November 17, 2017

From the Editor Emeritus / John F. Fink

Richard John Neuhaus: From radical to liberal to neo-conservative

John F. FinkTwo weeks ago, I wrote about the Berrigan brothers and their anti-war efforts beginning in the 1960s. This week, I’ll tell about another firebrand in the ’60s, but he ended up much different, still passionate but less radical.

Richard John Neuhaus was a Lutheran minister in Brooklyn in the 1960s. He was one of the clergymen who marched to Selma with Martin Luther King Jr. for civil rights. He ran for Congress as a liberal Democrat, but lost. He was a delegate to the 1968 Democratic convention, where he was arrested with Dick Gregory for leading a protest march after the peace plank they supported was rejected.

By the early 1970s, though, he began to change, to become less radical. The tipping point occurred in 1973 when the Supreme Court ruled in Roe v. Wade that abortion was legal. Protection of the unborn became for him the new civil rights movement.

In political terms, he transformed from radical to liberal to neo-conservative. When the Democratic Party embraced abortion on demand, he said, “I did not leave the Democratic Party, it left me.”

He wasn’t alone, of course. Among others who made the same jump was Michael Novak, who once identified himself as a democratic socialist. He, too, became a noted neo-conservative.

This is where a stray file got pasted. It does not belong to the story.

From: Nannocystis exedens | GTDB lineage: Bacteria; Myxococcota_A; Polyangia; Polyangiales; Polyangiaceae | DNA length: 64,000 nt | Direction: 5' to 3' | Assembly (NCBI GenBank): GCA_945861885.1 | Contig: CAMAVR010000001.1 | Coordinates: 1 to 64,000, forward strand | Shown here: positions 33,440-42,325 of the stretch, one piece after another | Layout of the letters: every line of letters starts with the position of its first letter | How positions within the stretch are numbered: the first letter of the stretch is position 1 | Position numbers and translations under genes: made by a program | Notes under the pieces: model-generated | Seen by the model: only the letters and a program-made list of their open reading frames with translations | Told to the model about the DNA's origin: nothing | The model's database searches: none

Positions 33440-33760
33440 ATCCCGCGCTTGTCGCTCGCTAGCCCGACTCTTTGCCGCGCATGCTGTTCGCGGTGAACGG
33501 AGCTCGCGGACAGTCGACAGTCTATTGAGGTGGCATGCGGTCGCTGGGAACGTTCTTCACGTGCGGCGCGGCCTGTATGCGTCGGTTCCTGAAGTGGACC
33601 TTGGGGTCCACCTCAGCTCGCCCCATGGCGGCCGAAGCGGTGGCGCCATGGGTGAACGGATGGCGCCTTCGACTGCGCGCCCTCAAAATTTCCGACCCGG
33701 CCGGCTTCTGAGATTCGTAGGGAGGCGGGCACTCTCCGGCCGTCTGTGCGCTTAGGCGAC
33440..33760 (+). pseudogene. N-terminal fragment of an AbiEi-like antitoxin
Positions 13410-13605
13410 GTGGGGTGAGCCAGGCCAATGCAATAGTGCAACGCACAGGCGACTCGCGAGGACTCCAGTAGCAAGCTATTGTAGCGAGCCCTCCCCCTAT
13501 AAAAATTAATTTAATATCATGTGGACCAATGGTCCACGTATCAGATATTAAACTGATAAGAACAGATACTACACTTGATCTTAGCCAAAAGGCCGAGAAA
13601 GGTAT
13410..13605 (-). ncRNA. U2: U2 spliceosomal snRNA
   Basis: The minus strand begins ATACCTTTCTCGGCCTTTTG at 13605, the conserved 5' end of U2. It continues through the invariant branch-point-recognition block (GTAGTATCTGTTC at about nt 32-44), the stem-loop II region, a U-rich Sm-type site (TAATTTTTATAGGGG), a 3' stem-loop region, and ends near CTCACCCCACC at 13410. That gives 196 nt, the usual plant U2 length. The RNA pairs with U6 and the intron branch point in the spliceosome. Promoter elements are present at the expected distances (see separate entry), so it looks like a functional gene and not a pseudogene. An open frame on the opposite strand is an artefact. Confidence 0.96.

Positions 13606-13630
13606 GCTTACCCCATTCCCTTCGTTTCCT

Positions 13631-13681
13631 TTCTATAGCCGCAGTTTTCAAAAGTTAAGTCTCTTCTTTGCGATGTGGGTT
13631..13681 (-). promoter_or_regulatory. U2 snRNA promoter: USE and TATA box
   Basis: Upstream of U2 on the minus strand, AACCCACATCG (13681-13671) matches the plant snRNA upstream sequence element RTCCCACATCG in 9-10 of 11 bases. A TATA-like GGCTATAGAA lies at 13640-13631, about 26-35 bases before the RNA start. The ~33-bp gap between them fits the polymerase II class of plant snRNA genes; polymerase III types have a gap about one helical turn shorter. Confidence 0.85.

After he became a staunch pro-life advocate, Neuhaus became friends with New York Cardinal John J. O’Connor, introducing him to his network of conservatives. Cardinal O’Connor, in turn, gave Neuhaus entrée to the Vatican’s leaders, including Pope John Paul II. When he was in Rome, Neuhaus dined with the pope, who found this Lutheran minister compatible.

In 1987, Neuhaus, still a Lutheran, published his book The Catholic Moment. Its thesis was that the Catholic Church in the United States was poised to assume “its rightful role in the culture-forming task of constructing a religiously informed public philosophy for the American experiment in ordered liberty.”

In 1989, Neuhaus founded the Institute on Religion and Public Life and the monthly magazine First Things, which he was to continue to edit until his death. It was meant to be an interfaith magazine, but with a definite conservative bent, reflecting Neuhaus’ agenda. He wrote much of it himself.

Then, in 1990, Neuhaus became a Catholic. Cardinal O’Connor received him into the full communion of the Church, with Jesuit theologian and future Cardinal Avery Dulles as his sponsor. He was quickly ordained a Catholic priest, and appointed associate pastor of Immaculate Conception Parish in Manhattan. He continued in that capacity until his death.

But his real ministry continued to be his Institute on Religion and Public Life and the magazine First Things. He conducted seminars on topics of his choice for the institute, and he published religious conservatives in his magazine.

He was a leader in the ecumenical movement, especially with Evangelicals. In 1994, he and Charles Colson were the principal co-signers of a document titled “Evangelicals and Catholics Together.” It spelled out the need for Protestants and Catholics to deliver a common witness to the modern world.

Father Richard John Neuhaus died on Jan. 8, 2009. His institute and his magazine survive. †

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